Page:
This week on The One You Feed we have Noah Levine.
We were lucky enough to sit down with Noah in the Against the Stream headquarters in Los Angeles. Noah’s teachings are core to everything that I have come to believe over the years. I’m really excited to present this interview.
Noah Levine (born 1971) is an American Buddhist teacher and the author of the books Dharma Punx: A Memoir , Against the Stream, and The Heart of The Revolution. As a counselor known for his philosophical alignment with Buddhism and punk ideology, he founded Against the Stream Buddhist Meditation Society.
As a youth, Levine was incarcerated several times. His first book, Dharma Punx, details teenage years filled with drugs, violence, and multiple suicide attempts—choices fuelled by disillusionment with American mainstream culture. His substance abuse started early in life—at age six he began smoking marijuana—and finally ended in a padded detoxification cell in juvenile prison 11 years later. It was in this cell where he hit “an emotional rock bottom” and began his Buddhist practice “out of a place of extreme drug addiction and violence”.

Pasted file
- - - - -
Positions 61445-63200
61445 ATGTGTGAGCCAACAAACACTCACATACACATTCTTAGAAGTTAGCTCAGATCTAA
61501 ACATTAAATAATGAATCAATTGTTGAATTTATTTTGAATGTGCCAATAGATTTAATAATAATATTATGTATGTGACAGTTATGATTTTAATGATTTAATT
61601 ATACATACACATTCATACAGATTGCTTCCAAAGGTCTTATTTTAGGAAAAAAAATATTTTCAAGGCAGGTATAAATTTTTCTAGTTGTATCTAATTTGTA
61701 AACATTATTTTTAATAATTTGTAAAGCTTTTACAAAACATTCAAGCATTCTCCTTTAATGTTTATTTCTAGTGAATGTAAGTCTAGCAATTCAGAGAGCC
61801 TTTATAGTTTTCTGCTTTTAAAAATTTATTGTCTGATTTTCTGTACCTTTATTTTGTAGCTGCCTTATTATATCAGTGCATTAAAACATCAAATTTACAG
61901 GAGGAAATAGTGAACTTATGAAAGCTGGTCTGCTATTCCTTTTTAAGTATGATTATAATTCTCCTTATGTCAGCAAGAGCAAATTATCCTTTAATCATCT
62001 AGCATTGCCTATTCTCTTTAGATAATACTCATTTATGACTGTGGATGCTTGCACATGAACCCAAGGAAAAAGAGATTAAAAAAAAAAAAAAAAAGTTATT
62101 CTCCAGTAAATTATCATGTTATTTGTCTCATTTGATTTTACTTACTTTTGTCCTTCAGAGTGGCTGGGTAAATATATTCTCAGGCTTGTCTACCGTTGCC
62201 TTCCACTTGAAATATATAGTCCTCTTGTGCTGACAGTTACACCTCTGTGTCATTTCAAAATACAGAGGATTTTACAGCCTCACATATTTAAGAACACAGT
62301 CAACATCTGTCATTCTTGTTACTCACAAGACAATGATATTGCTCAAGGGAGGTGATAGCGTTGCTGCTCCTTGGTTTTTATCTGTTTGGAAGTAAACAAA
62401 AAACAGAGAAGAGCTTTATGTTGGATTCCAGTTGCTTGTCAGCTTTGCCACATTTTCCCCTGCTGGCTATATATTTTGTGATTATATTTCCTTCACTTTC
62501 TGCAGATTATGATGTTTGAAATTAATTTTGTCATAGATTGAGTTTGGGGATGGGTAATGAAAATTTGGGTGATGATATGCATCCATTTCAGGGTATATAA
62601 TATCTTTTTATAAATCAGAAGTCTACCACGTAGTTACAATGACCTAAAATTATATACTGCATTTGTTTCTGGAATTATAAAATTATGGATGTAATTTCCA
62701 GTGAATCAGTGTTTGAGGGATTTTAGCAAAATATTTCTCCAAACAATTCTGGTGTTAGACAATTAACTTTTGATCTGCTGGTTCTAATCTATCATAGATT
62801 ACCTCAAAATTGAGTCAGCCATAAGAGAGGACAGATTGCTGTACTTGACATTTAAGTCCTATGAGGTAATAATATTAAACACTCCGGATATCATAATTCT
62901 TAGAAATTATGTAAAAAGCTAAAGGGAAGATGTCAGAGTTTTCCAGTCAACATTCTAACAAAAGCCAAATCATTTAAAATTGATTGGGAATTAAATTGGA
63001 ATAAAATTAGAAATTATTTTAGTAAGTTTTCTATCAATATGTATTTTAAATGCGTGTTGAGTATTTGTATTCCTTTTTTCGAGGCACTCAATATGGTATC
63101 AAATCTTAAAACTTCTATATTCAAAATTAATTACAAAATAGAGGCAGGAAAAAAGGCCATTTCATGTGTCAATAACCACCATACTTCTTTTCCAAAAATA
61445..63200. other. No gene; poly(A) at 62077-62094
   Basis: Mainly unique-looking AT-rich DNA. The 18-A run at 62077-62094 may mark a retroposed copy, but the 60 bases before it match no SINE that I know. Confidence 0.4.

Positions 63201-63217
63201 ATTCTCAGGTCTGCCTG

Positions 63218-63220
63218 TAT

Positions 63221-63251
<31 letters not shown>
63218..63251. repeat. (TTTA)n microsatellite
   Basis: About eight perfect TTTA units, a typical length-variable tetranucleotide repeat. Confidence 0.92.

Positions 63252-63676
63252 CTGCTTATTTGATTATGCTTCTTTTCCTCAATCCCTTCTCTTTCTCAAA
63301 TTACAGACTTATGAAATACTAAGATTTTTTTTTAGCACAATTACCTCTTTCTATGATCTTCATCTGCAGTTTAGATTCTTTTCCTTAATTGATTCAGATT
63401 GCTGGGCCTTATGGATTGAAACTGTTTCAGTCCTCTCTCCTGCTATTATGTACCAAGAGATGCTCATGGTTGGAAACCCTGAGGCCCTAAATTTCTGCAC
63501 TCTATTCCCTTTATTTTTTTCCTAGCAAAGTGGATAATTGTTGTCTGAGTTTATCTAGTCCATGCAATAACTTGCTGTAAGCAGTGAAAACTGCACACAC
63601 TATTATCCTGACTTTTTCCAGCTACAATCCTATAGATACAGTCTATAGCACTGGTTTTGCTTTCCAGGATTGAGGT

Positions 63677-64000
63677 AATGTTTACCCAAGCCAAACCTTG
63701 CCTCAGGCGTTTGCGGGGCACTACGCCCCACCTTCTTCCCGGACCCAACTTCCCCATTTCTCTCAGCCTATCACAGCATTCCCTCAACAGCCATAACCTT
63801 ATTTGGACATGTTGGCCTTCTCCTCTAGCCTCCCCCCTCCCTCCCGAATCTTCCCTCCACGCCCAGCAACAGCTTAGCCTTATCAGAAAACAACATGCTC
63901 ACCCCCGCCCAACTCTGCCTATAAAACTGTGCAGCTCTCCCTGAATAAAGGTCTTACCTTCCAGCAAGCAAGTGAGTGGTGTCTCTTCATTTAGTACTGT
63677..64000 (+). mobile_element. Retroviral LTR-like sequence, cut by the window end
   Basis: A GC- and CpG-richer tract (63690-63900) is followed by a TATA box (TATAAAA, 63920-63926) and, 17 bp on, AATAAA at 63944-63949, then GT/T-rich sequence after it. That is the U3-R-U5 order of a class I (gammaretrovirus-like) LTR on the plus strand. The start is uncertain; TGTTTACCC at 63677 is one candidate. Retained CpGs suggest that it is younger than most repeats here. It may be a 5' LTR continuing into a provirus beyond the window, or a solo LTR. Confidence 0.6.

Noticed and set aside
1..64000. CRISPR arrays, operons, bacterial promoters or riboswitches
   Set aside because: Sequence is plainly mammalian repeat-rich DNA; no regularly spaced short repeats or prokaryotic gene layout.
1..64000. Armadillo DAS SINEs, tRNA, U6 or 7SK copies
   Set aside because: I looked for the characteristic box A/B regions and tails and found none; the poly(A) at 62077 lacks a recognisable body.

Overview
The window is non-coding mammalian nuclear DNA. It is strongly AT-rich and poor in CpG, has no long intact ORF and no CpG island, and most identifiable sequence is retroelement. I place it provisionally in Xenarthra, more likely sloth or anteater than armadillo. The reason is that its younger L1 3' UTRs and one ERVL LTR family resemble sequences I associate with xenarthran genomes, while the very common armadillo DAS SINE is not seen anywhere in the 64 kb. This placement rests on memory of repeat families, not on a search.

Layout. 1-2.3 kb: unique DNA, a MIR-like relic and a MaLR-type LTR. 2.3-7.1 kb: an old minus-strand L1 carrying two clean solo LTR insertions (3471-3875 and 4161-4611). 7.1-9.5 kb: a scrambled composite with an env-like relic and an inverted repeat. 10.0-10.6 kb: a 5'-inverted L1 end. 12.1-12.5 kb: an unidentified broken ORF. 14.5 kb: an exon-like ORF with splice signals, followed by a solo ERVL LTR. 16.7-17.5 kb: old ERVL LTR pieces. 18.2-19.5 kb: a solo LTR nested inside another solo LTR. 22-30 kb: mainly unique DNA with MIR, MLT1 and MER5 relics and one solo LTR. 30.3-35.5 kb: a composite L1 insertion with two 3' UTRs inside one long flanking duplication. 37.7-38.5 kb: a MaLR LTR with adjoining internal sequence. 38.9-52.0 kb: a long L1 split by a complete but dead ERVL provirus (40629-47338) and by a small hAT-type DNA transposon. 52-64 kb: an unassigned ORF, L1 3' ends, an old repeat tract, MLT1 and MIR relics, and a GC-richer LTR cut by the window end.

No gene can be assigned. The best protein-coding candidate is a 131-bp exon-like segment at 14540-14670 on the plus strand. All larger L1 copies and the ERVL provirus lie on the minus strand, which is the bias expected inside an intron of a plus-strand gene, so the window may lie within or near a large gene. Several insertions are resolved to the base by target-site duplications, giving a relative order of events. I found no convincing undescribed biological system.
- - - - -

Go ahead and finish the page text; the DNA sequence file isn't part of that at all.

He recently started Refuge Recovery which is a community of people who are using the practices of mindfulness, compassion, forgiveness and generosity to heal the pain and suffering that addiction has caused. His new book is titled Refuge Recovery: A Buddhist Path to Recovery from Addiction.
In This Interview Noah and I Discuss…
- The One You Feed parable.
- How he found Buddhism through his life failures.
- What “going against the stream” means.
- That the bad wolf has a stronger tendency in us and wins by default.
- How our capacity for kindness, generosity, and love have to be cultivated.
- Why the path of the Buddha is revolutionary.
- Going against the status quo.
- How to be in the world but not of it.
- The distinction between suffering and pain.
- The difference between craving and desire.
- Why suffering is not your fault.
- How the 1st Noble Truth normalizes the experience of suffering.
- The impermanent nature of all things.
- How we can never satisfy happiness through sense pleasure.
- How we layer suffering on top of our pain.
- Not asking “why” but instead asking “how do I respond”
- Meeting pain with compassion and kindness.
- Learning to include ourselves in our circle of compassion.
- The crippling power of doubt in our growth.
- The gradual nature of spiritual growth.
- How sometimes the first things we find in our spiritual practice is the bad stuff.
- His new program, Refuge Recovery.